Nijinsky's Little-Known Sister Is the Subject of a New Book
Lynn Garafola's "La Nijinska" sheds light on a remarkably productive dancer and choreographer.
Overshadowed by her brother, dancer and choreographer Vaslav Nijinsky (1889-1950), Bronislava Nijinska had a far longer and more productive career, also as a choreographer and dancer. A creator of 20th-century neoclassicism, she produced her greatest work, Les Noces, under the influence of the Russian Revolution's avant-garde. Many of her ballets rested on the probing of gender boundaries, a mistrust of conventional gender roles, and the heightening of the ballerina's technical and artistic prowess. She worked with leading figures of 20th-century art, music, and ballet, including Igor Stravinsky, Sergei Diaghilev, Natalia Goncharova, Frederick Ashton, and Maria Tallchief.
In La Nijinska: Choreographer of the Modern, the first biography of her, Lynn Garafola, professor emerita of dance at Barnard, sheds new light on Nijinska’s career, and on the history of ballet and modernism. The book also reveals the sexism pervasive in the upper echelons of the early-and-mid-20th-century ballet world, barriers that women choreographers still confront today.
Garafola discusses the book with Columbia News, along with what dance performances she’s planning to attend this spring, and why both La Nijinska and Sonia Sotomayor would make wonderful dinner companions.
Q. Why did you write this book?
A. I have wanted to tell Nijinska’s story since the 1980s when I read her book Early Memoirs, which ended before she turned 25, and saw a performance of her ballet, Les Noces, which overwhelmed me. Like Stravinsky’s score, the choreography was powerfully rhythmic and full of pathos, a Russian peasant wedding without folklore or joy. And, then, as I learned about additional ballets of hers, I was struck by the gender play in so many of them, and by the many male roles she crafted for herself. And to think I barely knew who she was.
Q. How is it that Vaslav Nijinsky is basically a household name, even to those not necessarily interested in ballet, while Nijinska, for all her accomplishments, is so little-known, especially to those outside the dance world?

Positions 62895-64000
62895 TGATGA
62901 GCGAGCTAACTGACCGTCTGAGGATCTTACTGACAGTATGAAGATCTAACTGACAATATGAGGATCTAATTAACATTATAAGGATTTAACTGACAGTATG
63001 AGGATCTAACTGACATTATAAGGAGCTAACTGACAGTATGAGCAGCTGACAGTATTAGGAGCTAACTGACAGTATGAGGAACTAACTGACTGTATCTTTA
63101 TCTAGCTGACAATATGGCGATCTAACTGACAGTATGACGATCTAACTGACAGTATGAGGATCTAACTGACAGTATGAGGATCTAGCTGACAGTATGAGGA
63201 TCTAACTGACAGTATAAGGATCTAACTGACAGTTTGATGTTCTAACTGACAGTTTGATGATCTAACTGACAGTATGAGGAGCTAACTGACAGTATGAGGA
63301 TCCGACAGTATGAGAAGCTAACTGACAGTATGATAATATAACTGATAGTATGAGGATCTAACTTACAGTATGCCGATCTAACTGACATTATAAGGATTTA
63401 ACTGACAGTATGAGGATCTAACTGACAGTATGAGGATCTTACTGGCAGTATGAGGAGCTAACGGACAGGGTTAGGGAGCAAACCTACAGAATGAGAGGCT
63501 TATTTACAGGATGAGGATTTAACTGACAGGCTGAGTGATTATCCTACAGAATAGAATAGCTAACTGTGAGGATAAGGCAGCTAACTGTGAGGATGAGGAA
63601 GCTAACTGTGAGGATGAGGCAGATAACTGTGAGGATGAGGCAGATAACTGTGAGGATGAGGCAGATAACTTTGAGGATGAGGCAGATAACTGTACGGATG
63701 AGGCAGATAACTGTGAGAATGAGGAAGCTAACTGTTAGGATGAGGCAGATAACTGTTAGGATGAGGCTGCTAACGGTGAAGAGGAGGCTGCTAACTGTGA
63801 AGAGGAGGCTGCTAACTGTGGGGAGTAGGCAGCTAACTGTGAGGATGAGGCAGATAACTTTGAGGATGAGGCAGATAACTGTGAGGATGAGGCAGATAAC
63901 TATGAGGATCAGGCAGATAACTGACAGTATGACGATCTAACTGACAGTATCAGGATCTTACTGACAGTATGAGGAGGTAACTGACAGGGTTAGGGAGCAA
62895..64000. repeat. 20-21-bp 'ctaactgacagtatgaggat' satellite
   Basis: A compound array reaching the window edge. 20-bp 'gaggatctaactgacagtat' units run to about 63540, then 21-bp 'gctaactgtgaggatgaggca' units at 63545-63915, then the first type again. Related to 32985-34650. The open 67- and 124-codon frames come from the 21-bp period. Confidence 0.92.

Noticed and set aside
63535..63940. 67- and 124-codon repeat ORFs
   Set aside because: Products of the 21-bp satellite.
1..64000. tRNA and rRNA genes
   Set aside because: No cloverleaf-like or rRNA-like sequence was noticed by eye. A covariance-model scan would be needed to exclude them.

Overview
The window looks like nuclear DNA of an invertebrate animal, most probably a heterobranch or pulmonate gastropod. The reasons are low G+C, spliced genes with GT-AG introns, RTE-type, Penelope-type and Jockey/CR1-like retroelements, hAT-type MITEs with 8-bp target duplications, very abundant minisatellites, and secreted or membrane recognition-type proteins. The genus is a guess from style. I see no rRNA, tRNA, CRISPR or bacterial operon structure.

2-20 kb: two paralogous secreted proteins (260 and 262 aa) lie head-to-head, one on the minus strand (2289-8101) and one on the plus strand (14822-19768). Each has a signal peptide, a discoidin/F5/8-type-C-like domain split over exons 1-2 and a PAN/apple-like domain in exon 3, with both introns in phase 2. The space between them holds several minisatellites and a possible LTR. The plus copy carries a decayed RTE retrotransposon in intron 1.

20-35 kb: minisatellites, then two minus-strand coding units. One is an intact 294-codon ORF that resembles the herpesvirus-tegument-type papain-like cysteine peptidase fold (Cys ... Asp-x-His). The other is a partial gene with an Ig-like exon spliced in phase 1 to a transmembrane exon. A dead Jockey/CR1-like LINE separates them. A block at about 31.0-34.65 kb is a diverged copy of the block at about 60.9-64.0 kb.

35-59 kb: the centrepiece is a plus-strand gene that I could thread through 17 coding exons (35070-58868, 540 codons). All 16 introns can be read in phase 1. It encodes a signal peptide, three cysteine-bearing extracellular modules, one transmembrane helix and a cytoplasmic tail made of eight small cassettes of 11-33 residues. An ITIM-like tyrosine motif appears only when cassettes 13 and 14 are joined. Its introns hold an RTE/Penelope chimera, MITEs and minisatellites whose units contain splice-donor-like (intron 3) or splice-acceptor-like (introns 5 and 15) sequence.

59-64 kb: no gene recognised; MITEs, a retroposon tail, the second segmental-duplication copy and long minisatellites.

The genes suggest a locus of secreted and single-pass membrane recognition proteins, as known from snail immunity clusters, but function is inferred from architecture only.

A. Nijinsky was a once-in-a-lifetime talent, but his stardom was largely the work of others. Serge Diaghilev, who was his lover, built the entire repertory of the Ballets Russes around him, and did everything possible to advance his career as a brilliantly innovative choreographer. Nijinska, by contrast, was a woman, whose choreographic ambitions Diaghilev initially rejected, although after the Russian Revolution, which she had spent in Kyiv creating her first modern works, he engaged her as company choreographer.
By then, her brother was mentally ill, and would spend the rest of his life in and out of hospitals. Nijinsky’s wife, Romola, had no qualms about sensationalizing his tragedy in books that exalted him as a mad genius and the victim of Diaghilev’s Svengali-like behavior. After Stonewall, both men became gay heroes. Nijinsky’s life and legend left little space for a sister, however accomplished. It became a vicious circle: In order to talk about herself in Early Memoirs, Nijinska had to invoke her brother; it was the conundrum of Shakespeare’s sister.
Q. What do you think Nijinska would make of the state of women’s lives today, both in and beyond the dance world, especially in light of the women’s movement, feminism, and the Me Too movement?